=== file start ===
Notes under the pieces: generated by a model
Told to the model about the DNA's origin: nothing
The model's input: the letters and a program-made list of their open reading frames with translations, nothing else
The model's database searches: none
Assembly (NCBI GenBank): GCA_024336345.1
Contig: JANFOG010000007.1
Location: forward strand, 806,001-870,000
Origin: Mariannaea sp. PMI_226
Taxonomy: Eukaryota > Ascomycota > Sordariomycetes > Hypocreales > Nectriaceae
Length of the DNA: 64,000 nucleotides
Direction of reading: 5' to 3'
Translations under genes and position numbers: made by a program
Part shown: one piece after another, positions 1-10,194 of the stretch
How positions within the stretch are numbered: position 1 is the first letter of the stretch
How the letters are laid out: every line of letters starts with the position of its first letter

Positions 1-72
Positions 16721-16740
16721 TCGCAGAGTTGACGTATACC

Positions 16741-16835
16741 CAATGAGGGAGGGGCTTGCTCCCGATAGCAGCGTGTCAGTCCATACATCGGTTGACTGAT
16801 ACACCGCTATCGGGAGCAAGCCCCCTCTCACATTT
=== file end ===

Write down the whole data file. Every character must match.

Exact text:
Notes under the pieces: generated by a model
Told to the model about the DNA's origin: nothing
The model's input: the letters and a program-made list of their open reading frames with translations, nothing else
The model's database searches: none
Assembly (NCBI GenBank): GCA_024336345.1
Contig: JANFOG010000007.1
Location: forward strand, 806,001-870,000
Origin: Mariannaea sp. PMI_226
Taxonomy: Eukaryota > Ascomycota > Sordariomycetes > Hypocreales > Nectriaceae
Length of the DNA: 64,000 nucleotides
Direction of reading: 5' to 3'
Translations under genes and position numbers: made by a program
Part shown: one piece after another, positions 1-10,194 of the stretch
How positions within the stretch are numbered: position 1 is the first letter of the stretch
How the letters are laid out: every line of letters starts with the position of its first letter

Positions 1-72
Positions 16721-16740
16721 TCGCAGAGTTGACGTATACC

Positions 16741-16835
16741 CAATGAGGGAGGGGCTTGCTCCCGATAGCAGCGTGTCAGTCCATACATCGGTTGACTGAT
16801 ACACCGCTATCGGGAGCAAGCCCCCTCTCACATTT